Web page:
Do Agency Costs Really Matter? A Non-linear Approach of Panel Data

Fitriya Fauzi, Stuart Locke

Abstract


This paper investigates the relationship between agency cost, ownership structure and corporate governance mechanisms. Though previous studies of agency problems, corporate governance mechanisms or ownership variables suffer from endogeneity, with respect to the corporate governance it is unclear as to which variables are endogenous and which are exogenous. This study, using the Durbin-Wu-Hausman test for endogeneity, confirms noendogeneity issues should be addressed. Furthermore, addressing the issue of non-linearity, this study confirms that the relationship between agency costs, ownership structures and corporate governance mechanisms are non-linear. Using a balanced panel of 79 New Zealand-listed firms, this study employs a non-linear panel data method using Tobit. Apart from block-holders’ ownership, leverage, dividend, non-executive directors and audit committees, managerial ownership, the number of the board size, nomination and remuneration of the committee have significant impact in reducing the agency costs in the context of New Zealand-listed firms. Overall, it can be concluded that corporate governance mechanisms and ownership structures are vital in mitigating agency costs in the New Zealand context.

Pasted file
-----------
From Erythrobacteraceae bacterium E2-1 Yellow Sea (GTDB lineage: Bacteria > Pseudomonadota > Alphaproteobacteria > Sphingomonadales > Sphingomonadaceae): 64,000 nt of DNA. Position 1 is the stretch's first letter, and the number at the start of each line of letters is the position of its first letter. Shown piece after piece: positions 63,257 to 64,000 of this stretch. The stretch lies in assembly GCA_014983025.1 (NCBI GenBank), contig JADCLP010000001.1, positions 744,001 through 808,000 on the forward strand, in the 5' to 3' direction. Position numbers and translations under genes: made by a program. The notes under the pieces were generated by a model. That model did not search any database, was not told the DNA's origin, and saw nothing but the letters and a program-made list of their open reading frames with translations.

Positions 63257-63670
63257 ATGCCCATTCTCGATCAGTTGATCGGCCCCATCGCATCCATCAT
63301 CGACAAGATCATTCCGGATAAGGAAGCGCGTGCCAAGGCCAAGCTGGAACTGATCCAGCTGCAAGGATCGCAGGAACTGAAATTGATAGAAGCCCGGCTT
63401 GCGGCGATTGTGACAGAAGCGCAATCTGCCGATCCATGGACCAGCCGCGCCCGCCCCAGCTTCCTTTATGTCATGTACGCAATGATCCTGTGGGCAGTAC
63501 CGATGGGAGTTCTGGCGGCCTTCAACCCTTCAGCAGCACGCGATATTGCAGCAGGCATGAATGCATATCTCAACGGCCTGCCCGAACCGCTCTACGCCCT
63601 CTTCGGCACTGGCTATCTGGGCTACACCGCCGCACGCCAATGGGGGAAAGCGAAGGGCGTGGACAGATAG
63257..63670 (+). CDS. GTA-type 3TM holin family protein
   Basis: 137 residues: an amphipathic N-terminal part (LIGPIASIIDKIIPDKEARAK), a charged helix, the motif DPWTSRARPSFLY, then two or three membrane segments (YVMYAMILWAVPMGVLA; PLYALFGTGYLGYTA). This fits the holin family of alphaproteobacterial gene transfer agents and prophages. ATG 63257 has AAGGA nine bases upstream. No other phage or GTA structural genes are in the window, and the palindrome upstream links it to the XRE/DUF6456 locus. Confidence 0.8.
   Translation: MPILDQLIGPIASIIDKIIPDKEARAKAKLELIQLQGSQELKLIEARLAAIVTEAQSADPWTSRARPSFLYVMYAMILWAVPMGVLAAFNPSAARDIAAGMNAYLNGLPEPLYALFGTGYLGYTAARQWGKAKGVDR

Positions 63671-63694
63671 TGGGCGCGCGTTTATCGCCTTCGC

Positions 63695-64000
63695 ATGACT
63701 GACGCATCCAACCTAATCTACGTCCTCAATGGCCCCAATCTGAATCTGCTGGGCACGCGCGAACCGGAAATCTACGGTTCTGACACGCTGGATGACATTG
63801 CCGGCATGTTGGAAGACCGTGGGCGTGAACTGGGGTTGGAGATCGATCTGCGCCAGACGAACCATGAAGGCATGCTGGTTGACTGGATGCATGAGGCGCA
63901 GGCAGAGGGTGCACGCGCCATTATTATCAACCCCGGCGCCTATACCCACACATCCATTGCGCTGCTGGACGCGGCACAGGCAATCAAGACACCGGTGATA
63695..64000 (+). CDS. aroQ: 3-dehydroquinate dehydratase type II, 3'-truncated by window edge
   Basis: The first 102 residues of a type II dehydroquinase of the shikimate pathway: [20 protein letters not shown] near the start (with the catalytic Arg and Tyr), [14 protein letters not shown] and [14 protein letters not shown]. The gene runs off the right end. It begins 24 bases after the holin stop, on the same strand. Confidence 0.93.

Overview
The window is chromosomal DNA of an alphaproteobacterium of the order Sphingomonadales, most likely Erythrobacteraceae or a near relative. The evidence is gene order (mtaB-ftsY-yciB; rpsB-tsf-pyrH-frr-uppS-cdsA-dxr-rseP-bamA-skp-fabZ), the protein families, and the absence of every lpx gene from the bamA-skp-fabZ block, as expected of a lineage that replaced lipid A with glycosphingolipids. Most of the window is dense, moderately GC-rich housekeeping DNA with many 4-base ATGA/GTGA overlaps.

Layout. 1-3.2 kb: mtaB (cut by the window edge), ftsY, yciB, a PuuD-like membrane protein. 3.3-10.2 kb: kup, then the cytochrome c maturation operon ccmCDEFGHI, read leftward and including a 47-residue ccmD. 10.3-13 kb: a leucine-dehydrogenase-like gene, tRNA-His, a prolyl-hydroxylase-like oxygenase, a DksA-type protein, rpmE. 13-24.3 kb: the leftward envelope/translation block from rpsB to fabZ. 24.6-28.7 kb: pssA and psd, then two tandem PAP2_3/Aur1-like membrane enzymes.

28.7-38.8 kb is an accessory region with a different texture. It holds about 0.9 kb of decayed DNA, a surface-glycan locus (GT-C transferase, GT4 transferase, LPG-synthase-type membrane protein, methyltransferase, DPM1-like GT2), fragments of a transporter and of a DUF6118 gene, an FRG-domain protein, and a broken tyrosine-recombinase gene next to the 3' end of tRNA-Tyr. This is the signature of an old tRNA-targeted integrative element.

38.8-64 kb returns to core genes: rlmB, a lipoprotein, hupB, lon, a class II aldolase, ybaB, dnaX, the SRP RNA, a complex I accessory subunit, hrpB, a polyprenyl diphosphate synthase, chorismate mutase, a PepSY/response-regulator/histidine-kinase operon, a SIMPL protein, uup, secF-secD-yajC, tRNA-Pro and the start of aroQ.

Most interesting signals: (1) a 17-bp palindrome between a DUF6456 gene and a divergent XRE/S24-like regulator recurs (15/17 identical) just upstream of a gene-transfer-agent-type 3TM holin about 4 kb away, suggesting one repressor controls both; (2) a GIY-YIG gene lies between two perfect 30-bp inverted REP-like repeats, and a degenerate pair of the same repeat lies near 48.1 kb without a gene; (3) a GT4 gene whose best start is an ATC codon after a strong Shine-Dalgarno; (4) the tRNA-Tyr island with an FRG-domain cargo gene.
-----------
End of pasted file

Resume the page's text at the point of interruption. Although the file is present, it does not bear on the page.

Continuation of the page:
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DOI: http://dx.doi.org/10.5296/ajfa.v4i1.1783

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